Students of Odessa High School who are FBLA members delivered and collected the questionnaires in town, while the rural households received theirs in the mail. Seventy-two percent of those asked to participate in the survey completed and returned the questionnaire.

For the purposes of the survey, Odessa was divided into six neighborhoods, denoted by color-coded questionnaires which residents were given. The Purple neighborhood was all of the area north of the Burlington Northern tracks within the town limits. The Yellow neighborhood extended south from the Burlington Northern tracks and west from Division Street. The Pink neighborhood represented central Odessa, bounded by Division Street on the west, Fourth Street on the East, the Burlington Northern tracks on the north and the town limits on the south. The Gold neighborhood included the western section of the town, and the White neighborhood was the peripheral area outside the town limits. The Blue neighborhood was the designation for rural Odessa.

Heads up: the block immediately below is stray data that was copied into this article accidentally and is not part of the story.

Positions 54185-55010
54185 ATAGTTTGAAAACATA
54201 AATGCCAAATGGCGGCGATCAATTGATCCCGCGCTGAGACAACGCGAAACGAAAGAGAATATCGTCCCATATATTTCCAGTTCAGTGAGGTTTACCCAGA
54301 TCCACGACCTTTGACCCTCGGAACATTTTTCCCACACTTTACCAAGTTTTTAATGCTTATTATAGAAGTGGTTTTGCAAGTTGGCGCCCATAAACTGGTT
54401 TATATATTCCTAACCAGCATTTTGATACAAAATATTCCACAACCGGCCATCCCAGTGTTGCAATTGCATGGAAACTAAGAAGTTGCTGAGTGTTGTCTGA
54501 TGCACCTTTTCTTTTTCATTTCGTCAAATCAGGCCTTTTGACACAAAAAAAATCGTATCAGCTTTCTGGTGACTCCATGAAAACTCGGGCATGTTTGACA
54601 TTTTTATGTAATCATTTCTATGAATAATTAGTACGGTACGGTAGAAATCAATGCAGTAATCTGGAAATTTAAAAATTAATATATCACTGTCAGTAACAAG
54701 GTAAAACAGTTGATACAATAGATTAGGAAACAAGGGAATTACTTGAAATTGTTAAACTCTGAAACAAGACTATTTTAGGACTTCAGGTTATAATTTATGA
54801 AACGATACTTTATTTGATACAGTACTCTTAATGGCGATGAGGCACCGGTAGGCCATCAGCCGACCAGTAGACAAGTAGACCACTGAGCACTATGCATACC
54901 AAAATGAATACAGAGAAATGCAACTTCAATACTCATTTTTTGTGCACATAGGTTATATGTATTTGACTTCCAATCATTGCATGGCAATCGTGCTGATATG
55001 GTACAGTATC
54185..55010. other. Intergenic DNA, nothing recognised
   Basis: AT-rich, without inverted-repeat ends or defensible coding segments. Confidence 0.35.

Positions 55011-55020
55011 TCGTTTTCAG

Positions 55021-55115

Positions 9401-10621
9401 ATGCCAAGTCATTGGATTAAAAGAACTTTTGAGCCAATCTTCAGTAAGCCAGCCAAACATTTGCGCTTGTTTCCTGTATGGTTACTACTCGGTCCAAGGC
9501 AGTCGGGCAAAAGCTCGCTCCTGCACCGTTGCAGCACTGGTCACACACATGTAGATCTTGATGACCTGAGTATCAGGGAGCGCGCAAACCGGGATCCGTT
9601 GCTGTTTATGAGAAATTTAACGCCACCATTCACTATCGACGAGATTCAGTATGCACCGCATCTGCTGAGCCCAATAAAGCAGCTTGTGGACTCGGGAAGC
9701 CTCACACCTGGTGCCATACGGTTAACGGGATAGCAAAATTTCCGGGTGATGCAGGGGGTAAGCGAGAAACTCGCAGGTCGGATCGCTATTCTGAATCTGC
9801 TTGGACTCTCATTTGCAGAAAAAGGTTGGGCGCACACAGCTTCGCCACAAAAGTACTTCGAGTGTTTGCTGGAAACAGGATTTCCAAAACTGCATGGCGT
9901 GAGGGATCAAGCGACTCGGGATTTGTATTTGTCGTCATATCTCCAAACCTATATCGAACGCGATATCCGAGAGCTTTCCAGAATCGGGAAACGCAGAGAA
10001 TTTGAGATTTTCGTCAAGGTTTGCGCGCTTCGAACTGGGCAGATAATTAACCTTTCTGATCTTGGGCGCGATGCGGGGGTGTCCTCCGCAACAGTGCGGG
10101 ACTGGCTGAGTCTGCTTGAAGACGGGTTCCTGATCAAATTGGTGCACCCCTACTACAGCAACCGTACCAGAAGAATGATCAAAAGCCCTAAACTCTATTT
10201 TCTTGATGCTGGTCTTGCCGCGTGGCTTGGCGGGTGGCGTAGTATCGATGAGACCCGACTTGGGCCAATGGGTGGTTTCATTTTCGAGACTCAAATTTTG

While the survey showed that, in general, the community holds the same opinion on visions and goals, there were varied opinions among the neighborhoods on some of the community services.

Householders ranked 10 community infrastructure projects, with the sewer system given first priority and airport improvements at the bottom of the list. Sixty-one percent ranked the sewer system as their first priority.

But the sewer system received different rankings from one neighborhood to the next. It received the highest priority from respondents living in the Blue neighborhood, the rural residents, but a lower priority from residents in the Purple neighborhood, those living north of the Burlington Northern tracks.